The Lancet, vol. 10, iss. 257, pg 559-560, Aug. 02, 1828.
http://www.glasgowwestaddress.co.uk/1888_Book/Hilliard_W_B_&_Sons.htm
Research Facts
Dr. Francis Fox was the house surgeon to the Derbyshire General Dispensary, and in 1827, announced his invention of "glass leeches", a new form of cupping cup with a wide, curved neck and oval belly that hung downwards. This shape imitated the natural shape and manner of hanging of a leech, and so Fox named his invention after them. Fox announced his invention in The Lancet, a prominent medical journal, and in the years after his announcement, continued to provide the journal with updates on how much better the glass leeches performed than regular cups. They made it less likely for the patient to be burned in the process of cupping as the flame was kept farther away from the skin, and the glass leech only needed to be applied twice after scarification instead of the common three times. Fox claimed that his glass leeches could be easily removed by an attendant so that the operator need not even be present. The glass leech could draw on average 7 and 3/4 ounces of blood in 16 minutes.
W. B. Hilliard was established in 1834, in Glasgow, Scotland; there were four different business addresses until about 1920. In 1878, it became W. B. Hilliard & Sons when Hilliard brought his two sons on as partners. Joseph B. Hilliard owned an instrument case which was carried by Dr. Livingstone, the explorer.
Cupping was popular in the 19th century; heated cups would be applied to bring blood up to the surface of the skin; lamps, syringes and / or stop-cocks were often included in cupping sets to help create a vacuum using heat. Often, a piece of lint and/or paper was lit on fire and placed in the cup. In dry cupping, the cup would be applied first and the blood drawn using the scarificator after the blood was brought to the surface. In wet cupping, blood was drawn first with the scarificator and then the cup was applied, so that the blood was drawn out by the vacuum and pooled in the cup.
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Less detail
Dates
1833
1860
circa 1830-1860
Collection
University Health Network - Academy of Medicine Collection
Category
Pharmacy and Drug Artifacts
Classification
Pharmacy, General
Accession Number
1954.3.1 a-ao
Description
Rectangular wooden family medicine chest with brass handle that fits into handle-shaped depression in a brass plate that is screwed to the top of the chest; front part of chest is in two pieces; each piece is connected to the main body of the chest by hinges along the side; these pieces swing outwa…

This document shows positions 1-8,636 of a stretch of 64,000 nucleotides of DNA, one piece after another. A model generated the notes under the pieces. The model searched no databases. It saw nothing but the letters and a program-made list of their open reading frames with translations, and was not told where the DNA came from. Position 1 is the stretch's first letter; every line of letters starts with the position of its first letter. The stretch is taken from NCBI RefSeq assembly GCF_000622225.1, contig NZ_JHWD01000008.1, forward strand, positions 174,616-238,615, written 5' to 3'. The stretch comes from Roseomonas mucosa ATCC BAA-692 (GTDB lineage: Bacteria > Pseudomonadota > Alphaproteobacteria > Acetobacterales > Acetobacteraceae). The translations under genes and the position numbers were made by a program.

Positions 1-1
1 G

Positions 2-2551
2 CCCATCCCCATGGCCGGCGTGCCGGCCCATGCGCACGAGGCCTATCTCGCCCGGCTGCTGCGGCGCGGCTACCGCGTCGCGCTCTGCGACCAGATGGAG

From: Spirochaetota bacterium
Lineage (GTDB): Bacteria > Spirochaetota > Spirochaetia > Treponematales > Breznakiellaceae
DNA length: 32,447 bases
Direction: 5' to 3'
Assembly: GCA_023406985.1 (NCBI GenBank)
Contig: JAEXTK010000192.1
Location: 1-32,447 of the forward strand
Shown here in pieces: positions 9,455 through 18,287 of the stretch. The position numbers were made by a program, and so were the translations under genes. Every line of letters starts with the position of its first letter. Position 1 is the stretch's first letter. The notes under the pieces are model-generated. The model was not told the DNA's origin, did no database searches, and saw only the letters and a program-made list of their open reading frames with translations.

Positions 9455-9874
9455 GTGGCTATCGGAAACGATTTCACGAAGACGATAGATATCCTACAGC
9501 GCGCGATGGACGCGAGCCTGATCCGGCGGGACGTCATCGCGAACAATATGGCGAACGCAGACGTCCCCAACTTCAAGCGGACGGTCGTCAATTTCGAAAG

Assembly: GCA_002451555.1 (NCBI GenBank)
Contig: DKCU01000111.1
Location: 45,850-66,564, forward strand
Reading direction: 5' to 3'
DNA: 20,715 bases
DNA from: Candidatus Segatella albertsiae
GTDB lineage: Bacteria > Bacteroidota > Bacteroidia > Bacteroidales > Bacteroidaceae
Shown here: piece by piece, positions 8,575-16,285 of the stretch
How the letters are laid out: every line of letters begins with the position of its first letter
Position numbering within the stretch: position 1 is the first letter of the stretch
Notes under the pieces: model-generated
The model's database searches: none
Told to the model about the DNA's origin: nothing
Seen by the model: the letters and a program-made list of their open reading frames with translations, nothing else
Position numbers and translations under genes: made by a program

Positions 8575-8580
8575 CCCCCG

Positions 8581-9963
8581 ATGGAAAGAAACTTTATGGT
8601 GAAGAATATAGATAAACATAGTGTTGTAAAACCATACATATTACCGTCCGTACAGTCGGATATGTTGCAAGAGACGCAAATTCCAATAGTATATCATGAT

2 images  
Accession Number
1954.3.1 a-ao
Collection
University Health Network - Academy of Medicine Collection
Category
Pharmacy and Drug Artifacts
Classification
Pharmacy, General
MeSH Heading
Drug Therapy
Description
Rectangular wooden family medicine chest with brass handle that fits into handle-shaped depression in a brass plate that is screwed to the top of the chest; front part of chest is in two pieces; each piece is connected to the main body of the chest by hinges along the side; these pieces swing outwards to form side wings of the chest; each wing contains six compartments for storing medicine bottles; the main body of the chest has four compartments that are on top of two drawers; each drawer has a number of compartments, but the bottom one contains compartments for three small bottles of chemicals and two jars of ointment; the bottles are all rectangular (although of different sizes) and each has a paper label affixed to one side indicating the contents; accompanying the medicine chest is a small paperback book entitled, "Companion to the Medicine Chest with Plain Rules for Taking the Medicines in the Cure of Diseases." that is catalogued separately as 1954.3.2.
Number Of Parts
41
Part Names
b - bottle with stopper - Length 11.1 cm x Width 2.5 cm x Depth 3.2 cm
c-d - bottle, no glass stopper - Length 9.5 cm x Width 2.5 cm x Depth 3.4 cm
e-h - large bottle - Length 10.4 cm x Width 4.5 cm x Depth 5.1 cm
i-j - bottle with stopper - Length 11.1 cm x Width 2.5 cm x Depth 3.2 cm
k - small bottle - Length 4.8 cm x Width 2.5 cm x Depth 3.2 cm
l - bottle with stopper - Length 11.1 cm x Width 2.5 cm x Depth 3.2 cm
m - bottle, no glass stopper - Length 9.5 cm x Width 2.5 cm x Depth 3.4 cm
n-o - small bottle - Length 4.8 cm x Width 2.5 cm x Depth 3.2 cm
p-s - missing
t-u - bottle, no glass stopper - Length 9.5 cm x Width 2.5 cm x Depth 3.4 cm
v-w - small jar - Depth 5.8 cm x Diam. 3.1 cm
x - measuring beaker - Length 7.5 cm
y - lancet - Length 5.7 cm
z - lancet - Length 5.4 cm
aa - bottom part of sheath for (y) and (z) - Length 5.8 cm x Width 1.4 cm x Depth 1.0 cm
ab - top part of sheath for (y) and (z) – Length 3.3 cm x Width 1.6 cm x Depth 1.0 cm
ac- ad - larger drawer - Length 6.9 cm x Width 10.2 cm x Depth 19.8 cm
ae - missing
af - medicine chest (opened) - Length 26.6 cm x Width 18.3 cm x Depth 44.3 cm
ag - ai - glass stopper - Length 2.5 cm
aj - glass stopper - Length 1.9 cm
ak - glass stopper - Length 2.5 cm
al - glass stopper - Length 2.3 cm
am - glass stopper - Length 2.2 cm
an - glass stopper - Length 2.8 cm
ao - glass stopper - Length 2.5 cm
Provenance
Acquired from the Academy of Medicine; donated by Mrs. R. S. Waldie through Dr. G. F. Boyer; brought from Scotland to Canada in 1838 by George Malloch, Barrister, later judge of the Leeds and Grenville County Courts, Canada.
Site Made (Country)
Scotland
Dates
1833
1860
circa 1830-1860
Date Remarks
Brought from Scotland by George Malloch in 1838
Material
wood: brown
glass: transparent
metal: silver, yellow
fabric: red; cream
paper: cream
ink: black
Permanent Location
Storage Room 0010
0010-A6-1
Temporary Location